Triage Desk

Our urban ED has been undergoing a remodel. This shop is the real deal--busiest in the state, blocks away from war zones, full to the brim on a daily basis with a stew of people gravely injured or sick, shoulder to shoulder with those that have colds or need a refill but don't have a doctor. As with any similar population, even though a majority of patients are well intentioned, violence breaks out on a relatively regular basis.

We have these flashing 'blue lights' in the ceiling--leading to the inevitable comparison to K-Mart--that go off if the front of the hospital isn't safe, usually due to a ghetto ambulance, someone's car dropping off a shooting or stabbing. Prior to the remodel, we had moved towards a plexiglass security corral with security guards in it as a greeting when you walk through the door.

That's all gone. With the remodel, there is a wide, new, fancy triage desk, with warm, wood grain paneling, recessed lighting, and the feel of a spa, consistent with our group's suburban outpatient centers.

The triage nurse is supposed to sit behind the desk and greet new patients, and is exposed to everyone still in the waiting room. There is a security desk, but it's over on the far side of the lobby, unobtrusive, and a great distance from the nurse triage desk.

Leave aside for a second that they aren't doing a thing to the arena, where we actually take care of patients, siding is falling off the cubicles, there are a bunch of curtained stalls where they always place the combative psych patients only three feet from the RN/doc area, and the overhead lights only work sometimes, and ask--was that really a good idea? I mean, taking the plexiglass OFF the front of the ED. This, in a place where security guards have quit mid-shift and left. I asked some of the nurses, and the general comment was 'thank God I don't work triage anymore'.

A quick Google search on healthcare workplace violence provides some interesting backstory. A post on KevinMD from 2 years ago illustrates the difference in a primary care setting and an ED setting. The most interesting read is the comments section where things quickly get out of hand. JAMA has a commentary noting that simple assaults are four times more likely to occur in healthcare, with ED nurses at high risk. A fact sheet from the International Council of Nurses notes that nurses are more likely to be assaulted than police officers and prison guards.

More likely to be assaulted than police officers and prison guards? The numbers bear out the sense I have, and that most people have that I talked to, that there is an undercurrent of danger in the healthcare workplace. Now, if you read the comments on KevinMD's post, it seems as though some (probably a minority, and not all the posters) feel that our callous disregard for patients somehow balances that out, or that nurses are somehow abusing patients right back. It's hard not to take offence at this; mainly because almost all of us that work in urban EDs honestly do try and do our best. We get socks, and towels, and blankets, and sandwiches, often without complaint, and often in response to shockingly rude requests (as in 'go get me a sandwich now' as I walk by a room where a very not sick patient is standing outside glaring at staff). We deal with drunk people who routinely slap, kick, and punch people, and high people, and crazy people, all of whom are unpredictable. I've been cussed at, yelled at, spit at, my life threatened by a convicted felon for not giving antibiotics (FYI, if someone says 'do you KNOW who I am?' it's probably not a good idea to actually check the state registry of convictions). And that's last year alone. Somehow I find it hard to believe that I and the staff around me are so callous, cruel, and unfeeling that I deserve this treatment.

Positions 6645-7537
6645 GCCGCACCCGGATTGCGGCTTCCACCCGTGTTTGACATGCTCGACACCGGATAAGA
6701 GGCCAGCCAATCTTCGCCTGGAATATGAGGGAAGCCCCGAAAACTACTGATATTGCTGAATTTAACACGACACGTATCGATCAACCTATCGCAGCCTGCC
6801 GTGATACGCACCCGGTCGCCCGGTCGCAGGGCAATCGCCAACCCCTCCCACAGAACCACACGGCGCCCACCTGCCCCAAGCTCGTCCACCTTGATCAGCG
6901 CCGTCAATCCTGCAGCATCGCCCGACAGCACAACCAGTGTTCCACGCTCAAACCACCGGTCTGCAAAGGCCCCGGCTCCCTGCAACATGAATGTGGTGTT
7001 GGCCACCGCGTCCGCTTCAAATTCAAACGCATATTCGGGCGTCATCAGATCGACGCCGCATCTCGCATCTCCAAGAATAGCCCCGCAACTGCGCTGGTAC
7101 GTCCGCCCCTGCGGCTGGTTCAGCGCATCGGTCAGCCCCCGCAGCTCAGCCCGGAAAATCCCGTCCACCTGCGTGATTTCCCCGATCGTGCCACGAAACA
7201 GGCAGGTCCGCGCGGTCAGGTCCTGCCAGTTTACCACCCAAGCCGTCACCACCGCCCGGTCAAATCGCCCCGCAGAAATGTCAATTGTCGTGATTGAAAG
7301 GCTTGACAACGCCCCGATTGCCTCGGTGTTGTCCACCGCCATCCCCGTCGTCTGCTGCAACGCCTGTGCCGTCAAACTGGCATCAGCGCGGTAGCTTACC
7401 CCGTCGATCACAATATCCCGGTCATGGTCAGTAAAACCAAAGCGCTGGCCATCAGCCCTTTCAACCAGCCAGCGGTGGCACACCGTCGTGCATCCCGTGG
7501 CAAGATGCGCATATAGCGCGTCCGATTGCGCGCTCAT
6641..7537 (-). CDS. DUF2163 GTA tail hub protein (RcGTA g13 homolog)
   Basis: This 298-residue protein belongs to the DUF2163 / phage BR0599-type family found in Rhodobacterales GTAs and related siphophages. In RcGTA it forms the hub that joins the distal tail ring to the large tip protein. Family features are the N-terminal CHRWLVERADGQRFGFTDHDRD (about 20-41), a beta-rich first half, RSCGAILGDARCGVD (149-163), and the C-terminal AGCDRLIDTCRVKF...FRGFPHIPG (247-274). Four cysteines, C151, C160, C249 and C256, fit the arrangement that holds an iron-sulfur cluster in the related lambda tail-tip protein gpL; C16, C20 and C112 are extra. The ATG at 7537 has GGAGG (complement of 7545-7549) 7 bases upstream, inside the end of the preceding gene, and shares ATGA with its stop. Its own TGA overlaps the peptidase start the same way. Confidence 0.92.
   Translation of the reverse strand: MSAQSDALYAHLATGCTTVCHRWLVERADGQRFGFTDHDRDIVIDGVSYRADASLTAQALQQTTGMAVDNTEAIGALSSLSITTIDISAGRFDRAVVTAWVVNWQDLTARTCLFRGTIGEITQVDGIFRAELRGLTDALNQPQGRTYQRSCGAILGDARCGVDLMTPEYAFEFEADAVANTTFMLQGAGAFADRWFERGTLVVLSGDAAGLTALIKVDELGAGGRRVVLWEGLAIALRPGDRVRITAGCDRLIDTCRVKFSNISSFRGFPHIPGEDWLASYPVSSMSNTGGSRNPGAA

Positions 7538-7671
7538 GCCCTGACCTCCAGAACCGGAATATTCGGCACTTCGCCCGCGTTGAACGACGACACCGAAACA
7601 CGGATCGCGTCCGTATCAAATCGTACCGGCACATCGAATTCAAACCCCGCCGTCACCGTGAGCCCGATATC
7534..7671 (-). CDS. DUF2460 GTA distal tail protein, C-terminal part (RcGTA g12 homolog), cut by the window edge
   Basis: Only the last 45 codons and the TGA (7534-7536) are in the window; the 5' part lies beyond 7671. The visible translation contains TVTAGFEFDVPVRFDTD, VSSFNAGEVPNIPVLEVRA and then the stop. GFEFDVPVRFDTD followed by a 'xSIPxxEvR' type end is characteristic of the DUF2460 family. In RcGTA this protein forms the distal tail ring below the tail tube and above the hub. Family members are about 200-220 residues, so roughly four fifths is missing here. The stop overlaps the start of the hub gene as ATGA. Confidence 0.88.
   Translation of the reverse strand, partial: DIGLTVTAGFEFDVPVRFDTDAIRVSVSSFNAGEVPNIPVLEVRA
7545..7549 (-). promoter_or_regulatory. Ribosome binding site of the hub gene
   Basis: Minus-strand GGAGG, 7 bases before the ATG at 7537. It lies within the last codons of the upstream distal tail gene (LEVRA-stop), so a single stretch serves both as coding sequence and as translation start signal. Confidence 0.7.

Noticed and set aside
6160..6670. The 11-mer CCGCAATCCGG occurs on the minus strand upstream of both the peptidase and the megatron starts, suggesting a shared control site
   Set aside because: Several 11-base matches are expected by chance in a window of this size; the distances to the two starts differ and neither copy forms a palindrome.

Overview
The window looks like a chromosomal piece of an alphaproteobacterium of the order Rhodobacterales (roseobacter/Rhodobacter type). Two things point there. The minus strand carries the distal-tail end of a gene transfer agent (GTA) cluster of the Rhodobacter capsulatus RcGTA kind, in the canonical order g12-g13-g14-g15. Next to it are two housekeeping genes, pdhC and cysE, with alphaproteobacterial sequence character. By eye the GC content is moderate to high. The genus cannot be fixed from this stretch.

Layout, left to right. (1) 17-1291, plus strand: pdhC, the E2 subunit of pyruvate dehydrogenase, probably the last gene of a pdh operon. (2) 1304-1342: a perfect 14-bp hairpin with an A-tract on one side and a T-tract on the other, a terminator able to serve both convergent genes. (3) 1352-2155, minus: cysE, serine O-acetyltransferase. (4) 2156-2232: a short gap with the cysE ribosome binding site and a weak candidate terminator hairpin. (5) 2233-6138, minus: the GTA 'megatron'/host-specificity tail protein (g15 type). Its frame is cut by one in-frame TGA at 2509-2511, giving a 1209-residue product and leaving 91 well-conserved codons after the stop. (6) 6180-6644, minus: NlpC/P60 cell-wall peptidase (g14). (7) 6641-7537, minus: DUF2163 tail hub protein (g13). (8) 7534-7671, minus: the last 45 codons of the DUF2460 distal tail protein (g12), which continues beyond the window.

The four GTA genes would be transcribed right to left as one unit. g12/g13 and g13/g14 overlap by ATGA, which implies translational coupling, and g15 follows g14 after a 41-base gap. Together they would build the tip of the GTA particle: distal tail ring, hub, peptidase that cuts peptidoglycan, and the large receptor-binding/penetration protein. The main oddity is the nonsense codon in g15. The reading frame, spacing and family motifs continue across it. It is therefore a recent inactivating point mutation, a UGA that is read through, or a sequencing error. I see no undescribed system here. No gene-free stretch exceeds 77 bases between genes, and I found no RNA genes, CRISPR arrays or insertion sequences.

I'm not even the vulnerable one. I talked to a number of nurses about that triage desk, putting a shiny, trendy face out to the parking lot in one of the worst neighborhoods in the city. Now, statistics say that she (or he) is no more likely to be the victim of gun violence than any other healthcare worker--which I suppose, statistically, I can take at face value. But what about the torrent of abuse otherwise? What about the verbal abuse, the pushes, and all the rest? Because I'm pretty darn sure almost none of that gets reported. Imagine, if you are an ED nurse, filling out an incident report for every incidence of violence or threat that you are subject to on a regular shift. I'm not sure what the solution is, but I'm pretty sure a new waiting room isn't it; sounds like lipstick on a pig to me.

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